The UN Earth Summit ended on a discordant note in South Africa, with environmental activists booing and jeering Secretary of State Powell's speech defending US policies on consumption of resources, aiding impoverished nations, and global development. The activists also blasted the action plan developed by summit delegates on such issues as sanitation, energy consumption, sustainable agricultural projects, and restoring fisheries to maximum sustainable yields. A Rainforest Action Network spokesman said he was "proud to be from America but embarrassed by American policies."

Other senior leaders in Europe appeared to turn on British Prime Minister Tony Blair for his support of the US against Iraq. In Berlin, German Chancellor Gerhard Schröder said: "With all due respect for Tony Blair ... he will not speak for Europe." Through its Foreign Ministry, the French government said it could not support the release of secret evidence – promised by Blair "within the next few weeks" – of Iraqi weapons-development programs. Blair's office was not commenting on a report in The Times (London) that he would meet President Bush before Sept. 29 for "crisis talks" on Iraq.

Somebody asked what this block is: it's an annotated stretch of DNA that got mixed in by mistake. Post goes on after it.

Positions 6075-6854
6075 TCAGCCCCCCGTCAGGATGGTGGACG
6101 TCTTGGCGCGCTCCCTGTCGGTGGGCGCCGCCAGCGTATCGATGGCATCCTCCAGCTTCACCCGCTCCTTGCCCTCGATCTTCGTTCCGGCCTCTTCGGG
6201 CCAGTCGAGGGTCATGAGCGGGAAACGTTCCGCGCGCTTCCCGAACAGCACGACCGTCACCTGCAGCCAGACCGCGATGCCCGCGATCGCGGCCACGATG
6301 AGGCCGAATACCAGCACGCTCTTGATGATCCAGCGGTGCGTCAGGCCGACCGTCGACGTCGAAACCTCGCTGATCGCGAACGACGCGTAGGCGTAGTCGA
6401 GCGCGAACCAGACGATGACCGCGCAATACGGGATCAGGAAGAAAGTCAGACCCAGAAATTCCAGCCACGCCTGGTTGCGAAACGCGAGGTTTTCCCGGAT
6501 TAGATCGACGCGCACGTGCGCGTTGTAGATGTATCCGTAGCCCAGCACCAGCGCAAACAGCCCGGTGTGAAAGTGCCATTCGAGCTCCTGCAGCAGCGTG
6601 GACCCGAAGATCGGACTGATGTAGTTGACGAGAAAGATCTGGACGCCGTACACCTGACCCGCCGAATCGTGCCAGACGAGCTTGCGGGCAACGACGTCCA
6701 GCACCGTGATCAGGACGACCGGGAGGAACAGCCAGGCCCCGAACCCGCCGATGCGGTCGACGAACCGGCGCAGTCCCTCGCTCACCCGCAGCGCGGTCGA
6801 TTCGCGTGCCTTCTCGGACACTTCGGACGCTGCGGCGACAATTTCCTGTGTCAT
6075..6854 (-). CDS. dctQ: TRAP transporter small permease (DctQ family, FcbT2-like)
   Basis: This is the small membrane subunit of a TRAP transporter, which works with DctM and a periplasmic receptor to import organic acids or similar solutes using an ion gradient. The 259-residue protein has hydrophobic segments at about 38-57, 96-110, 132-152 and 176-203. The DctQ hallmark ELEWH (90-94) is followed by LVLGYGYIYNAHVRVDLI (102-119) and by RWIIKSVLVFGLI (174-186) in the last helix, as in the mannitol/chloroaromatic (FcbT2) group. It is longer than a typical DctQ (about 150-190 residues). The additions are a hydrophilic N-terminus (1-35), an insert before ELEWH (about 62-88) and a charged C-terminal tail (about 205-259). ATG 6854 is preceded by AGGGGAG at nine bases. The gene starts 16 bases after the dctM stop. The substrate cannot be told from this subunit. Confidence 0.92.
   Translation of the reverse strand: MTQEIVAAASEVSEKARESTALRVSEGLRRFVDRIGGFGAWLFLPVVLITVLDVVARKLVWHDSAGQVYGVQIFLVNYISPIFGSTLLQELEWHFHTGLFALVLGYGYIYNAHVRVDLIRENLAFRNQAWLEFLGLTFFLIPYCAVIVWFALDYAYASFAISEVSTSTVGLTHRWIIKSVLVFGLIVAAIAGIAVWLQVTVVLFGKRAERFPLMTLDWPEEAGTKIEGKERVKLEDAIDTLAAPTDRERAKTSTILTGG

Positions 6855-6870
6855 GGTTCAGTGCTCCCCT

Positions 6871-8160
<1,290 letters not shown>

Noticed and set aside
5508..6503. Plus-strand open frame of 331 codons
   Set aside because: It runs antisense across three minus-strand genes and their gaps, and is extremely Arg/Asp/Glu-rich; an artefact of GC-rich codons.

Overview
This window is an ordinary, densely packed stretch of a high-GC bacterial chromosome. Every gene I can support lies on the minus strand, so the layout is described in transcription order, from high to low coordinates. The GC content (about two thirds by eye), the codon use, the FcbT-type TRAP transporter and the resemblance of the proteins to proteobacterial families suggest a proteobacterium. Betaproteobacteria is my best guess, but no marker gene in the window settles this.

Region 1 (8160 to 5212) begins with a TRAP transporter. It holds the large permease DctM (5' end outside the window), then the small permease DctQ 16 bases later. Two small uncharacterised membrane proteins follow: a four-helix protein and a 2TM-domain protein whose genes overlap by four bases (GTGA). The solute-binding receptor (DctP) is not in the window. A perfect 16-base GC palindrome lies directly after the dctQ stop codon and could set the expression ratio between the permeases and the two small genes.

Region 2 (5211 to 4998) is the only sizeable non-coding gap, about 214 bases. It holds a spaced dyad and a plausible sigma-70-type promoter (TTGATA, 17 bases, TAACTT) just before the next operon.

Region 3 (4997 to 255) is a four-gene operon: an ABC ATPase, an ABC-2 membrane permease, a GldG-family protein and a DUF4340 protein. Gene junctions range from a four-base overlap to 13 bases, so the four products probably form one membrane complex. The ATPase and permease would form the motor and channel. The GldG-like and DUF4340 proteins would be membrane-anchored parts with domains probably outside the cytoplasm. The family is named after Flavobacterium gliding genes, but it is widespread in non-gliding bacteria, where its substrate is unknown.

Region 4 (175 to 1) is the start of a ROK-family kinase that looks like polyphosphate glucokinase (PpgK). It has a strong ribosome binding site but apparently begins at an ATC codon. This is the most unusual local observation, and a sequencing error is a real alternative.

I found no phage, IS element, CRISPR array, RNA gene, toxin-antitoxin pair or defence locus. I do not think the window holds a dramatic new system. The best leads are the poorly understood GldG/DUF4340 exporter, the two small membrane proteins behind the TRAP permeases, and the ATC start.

Another senior leader of Hamas was captured by Israeli forces in the West Bank, the second in less than a week and at least the sixth since mid-July. Two others died in military strikes. Meanwhile, without saying when or where, Prime Minister Ariel Sharon announced he'd agreed to meet "a top Palestinian personality" for the first time since January. Analysts said the Palestinian is likely not Yasser Arafat, whom Sharon has said he won't meet. The meeting is expected to focus solely on security matters.

The four-year ban on the separatist Tamil Tiger rebel movement was dropped by Sri Lanka's government as a condition for the resumption of formal peace negotiations. The move had been demanded by rebel leaders, despite the objection of President Chandrika Kumaratunga. She has insisted that the ban should end only after the negotiations show progress. They are scheduled to open Sept. 16 in Thailand. The civil war over an independent Tamil homeland has killed an estimated 64,000 people.

Lawyers for the speaker of Indonesia's parliament vowed an immediate appeal after a court in Jakarta found him guilty of graft and sentenced him to three years in prison. Akbar Tandjung's case was seen as a major test of the sincerity of the government's drive to rid politics of corruption, since he also is the leader of President Megawati Sukarnoputri's largest coalition partner. Critics noted that his sentence was a year shorter than prosecutors had sought and far below the maximum 20-year term for a graft conviction.

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